About half of all 16- to 18-year-olds coming into New York City’s jails say they had a traumatic brain injury before being incarcerated, most caused by assaults, according to a new study that’s the latest in a growing body of research documenting head trauma among young offenders.
Experts say the findings, published this week in The Journal of Adolescent Health, could lead to better training for correction officers on how to deal with the possible symptoms of such trauma, which include problems with impulse control and decision-making.
“You need to train the correction officers to understand brain injuries so that when somebody may be acting rude or answering back or forgetting what they’re supposed to do, it’s not a sign of maladaptive misbehavior or disrespect, it’s a sign of a brain injury,” said Wayne Gordon, a brain injury expert at New York’s Mount Sinai Hospital.
The peer-reviewed study was based on medical brain injury questionnaires given to 300 boys and 84 girls inside the nation’s second-largest jail system in 2012.
The study found nearly 50 percent of both boys and girls reported traumatic brain injuries that resulted in a loss of consciousness, amnesia or both. And they said 55 percent of those injuries were caused by assaults.
Previous studies show the rate of traumatic brain injury among adolescents who aren’t incarcerated is about 15 to 30 percent, said Dr. Homer Venters, an assistant health commissioner in New York City and one of the study’s authors.
Brain injuries are often undiagnosed or misdiagnosed because people with them don’t necessarily show obvious, immediate signs of injury. But research about them has increased in recent years, as combat veterans and children who play contact sports have displayed symptoms, experts said.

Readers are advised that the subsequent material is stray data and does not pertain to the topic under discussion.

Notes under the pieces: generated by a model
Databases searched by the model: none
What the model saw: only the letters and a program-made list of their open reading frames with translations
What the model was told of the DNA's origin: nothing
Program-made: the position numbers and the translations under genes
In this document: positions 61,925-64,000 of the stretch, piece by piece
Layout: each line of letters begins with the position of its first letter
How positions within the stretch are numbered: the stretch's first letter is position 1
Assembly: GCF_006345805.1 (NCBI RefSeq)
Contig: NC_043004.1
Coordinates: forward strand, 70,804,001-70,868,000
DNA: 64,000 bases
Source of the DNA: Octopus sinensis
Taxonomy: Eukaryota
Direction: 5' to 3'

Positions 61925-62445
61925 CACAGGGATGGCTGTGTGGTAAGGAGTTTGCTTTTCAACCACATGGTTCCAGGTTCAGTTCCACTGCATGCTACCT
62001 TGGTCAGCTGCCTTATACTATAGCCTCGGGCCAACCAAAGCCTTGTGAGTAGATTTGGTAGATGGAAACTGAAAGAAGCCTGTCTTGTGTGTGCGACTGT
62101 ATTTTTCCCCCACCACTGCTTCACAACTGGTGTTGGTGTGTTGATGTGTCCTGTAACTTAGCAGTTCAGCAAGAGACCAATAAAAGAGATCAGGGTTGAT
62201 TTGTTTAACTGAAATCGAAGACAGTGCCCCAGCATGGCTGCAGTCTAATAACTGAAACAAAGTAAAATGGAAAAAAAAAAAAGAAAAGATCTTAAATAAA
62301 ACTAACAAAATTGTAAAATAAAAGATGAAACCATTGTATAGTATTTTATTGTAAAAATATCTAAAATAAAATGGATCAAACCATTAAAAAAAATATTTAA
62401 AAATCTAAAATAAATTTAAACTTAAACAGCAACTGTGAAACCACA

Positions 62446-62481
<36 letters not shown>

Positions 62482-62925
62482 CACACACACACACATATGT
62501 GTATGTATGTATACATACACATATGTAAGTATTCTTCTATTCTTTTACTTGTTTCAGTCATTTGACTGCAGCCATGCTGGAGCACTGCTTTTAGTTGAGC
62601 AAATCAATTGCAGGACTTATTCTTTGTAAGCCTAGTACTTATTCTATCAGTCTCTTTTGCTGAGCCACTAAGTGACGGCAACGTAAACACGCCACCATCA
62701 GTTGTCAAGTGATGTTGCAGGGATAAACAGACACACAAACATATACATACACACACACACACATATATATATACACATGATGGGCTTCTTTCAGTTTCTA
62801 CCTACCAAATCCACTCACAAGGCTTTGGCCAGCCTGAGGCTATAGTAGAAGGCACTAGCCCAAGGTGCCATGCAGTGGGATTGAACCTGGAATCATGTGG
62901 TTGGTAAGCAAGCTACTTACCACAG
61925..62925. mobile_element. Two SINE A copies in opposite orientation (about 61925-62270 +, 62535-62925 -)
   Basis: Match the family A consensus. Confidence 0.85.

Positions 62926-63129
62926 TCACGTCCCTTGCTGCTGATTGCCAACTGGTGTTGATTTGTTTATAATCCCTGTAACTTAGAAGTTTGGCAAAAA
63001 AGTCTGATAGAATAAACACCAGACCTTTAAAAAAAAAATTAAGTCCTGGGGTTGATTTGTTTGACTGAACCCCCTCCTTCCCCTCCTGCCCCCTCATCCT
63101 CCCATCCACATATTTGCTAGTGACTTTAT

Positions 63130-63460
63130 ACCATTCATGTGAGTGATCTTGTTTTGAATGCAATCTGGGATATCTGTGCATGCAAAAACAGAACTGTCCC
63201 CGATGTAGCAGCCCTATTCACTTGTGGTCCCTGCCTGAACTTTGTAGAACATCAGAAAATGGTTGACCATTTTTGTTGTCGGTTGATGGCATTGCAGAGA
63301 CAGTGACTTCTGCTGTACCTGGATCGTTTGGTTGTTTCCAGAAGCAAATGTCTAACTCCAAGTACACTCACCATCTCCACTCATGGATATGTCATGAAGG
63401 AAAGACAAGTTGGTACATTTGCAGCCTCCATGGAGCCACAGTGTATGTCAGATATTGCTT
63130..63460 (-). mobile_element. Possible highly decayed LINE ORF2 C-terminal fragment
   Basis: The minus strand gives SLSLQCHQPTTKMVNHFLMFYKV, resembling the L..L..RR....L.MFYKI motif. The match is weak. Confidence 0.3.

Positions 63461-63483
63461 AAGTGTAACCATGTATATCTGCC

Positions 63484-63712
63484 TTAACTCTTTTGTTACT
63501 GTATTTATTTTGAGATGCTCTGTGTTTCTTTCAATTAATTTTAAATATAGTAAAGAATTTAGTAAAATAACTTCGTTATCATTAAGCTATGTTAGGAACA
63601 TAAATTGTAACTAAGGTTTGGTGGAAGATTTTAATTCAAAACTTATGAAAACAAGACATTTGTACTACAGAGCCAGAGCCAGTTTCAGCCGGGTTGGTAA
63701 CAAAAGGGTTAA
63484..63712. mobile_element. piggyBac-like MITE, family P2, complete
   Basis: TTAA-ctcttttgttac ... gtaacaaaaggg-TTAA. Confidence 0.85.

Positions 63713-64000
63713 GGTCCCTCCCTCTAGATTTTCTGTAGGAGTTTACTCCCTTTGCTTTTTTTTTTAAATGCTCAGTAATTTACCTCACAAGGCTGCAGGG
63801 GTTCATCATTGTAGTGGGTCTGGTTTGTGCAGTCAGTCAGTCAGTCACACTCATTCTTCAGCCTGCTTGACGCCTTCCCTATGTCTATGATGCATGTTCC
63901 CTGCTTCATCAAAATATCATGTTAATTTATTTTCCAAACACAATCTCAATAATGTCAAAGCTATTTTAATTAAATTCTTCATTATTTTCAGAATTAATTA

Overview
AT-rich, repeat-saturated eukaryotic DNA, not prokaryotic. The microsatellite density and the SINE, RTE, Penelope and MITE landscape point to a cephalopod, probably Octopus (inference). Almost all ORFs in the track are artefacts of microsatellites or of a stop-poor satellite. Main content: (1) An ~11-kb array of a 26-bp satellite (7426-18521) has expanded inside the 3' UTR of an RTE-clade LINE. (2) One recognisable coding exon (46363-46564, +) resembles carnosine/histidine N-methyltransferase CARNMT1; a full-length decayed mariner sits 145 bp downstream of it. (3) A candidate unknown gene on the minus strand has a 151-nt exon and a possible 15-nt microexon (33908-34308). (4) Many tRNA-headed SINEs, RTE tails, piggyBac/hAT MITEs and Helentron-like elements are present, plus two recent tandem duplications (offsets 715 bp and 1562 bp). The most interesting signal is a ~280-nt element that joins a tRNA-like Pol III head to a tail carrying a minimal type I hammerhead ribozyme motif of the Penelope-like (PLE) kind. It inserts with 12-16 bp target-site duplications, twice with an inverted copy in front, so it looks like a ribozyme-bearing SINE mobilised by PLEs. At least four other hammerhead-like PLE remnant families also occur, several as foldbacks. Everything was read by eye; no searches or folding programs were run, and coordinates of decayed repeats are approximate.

A growing body of research shows that inmates whose brains have been jolted by trauma are linked to higher rates of breaking jailhouse rules, substance abuse and greater difficulty re-entering society after detention, said John D. Corrigan, a professor in the Department of Physical Medicine and Rehabilitation at Ohio State University and a national expert on head injuries.
“What’s happening with many of these kids, these young adults in the criminal population, is they’re having them early in life,” and their consequences aren’t noticed until later, he said.
An estimated 60 percent of adult prisoners have a brain injury, according to a study of prisoners in South Carolina. Not all correction departments screen inmates for the injury — a practice public health officials say should change.
Juvenile justice centers in Texas and Virginia have started to study rates of traumatic brain injury and its impact on young offenders, according to the U.S. Department of Health and Human Services.
And in the United Kingdom, a national campaign on the issue has resulted in a commission that found almost two-thirds of young inmates suffered from head trauma, which University of Exeter researchers found in 2010 is associated with earlier, repeated and more time spent in custody.
Nearly 4,000 adolescent inmates were admitted into custody on Rikers Island in 2013 and about half return within a year of being discharged, the city Department of Correction said.
“This study provides valuable insight about adolescent behavior,” a DOC spokesman said in a statement. “We look forward to working with our partners to develop new tools to meet the needs of adolescents who we know are more likely to be involved in the criminal justice system.”
Source: The AP | Jake Pearson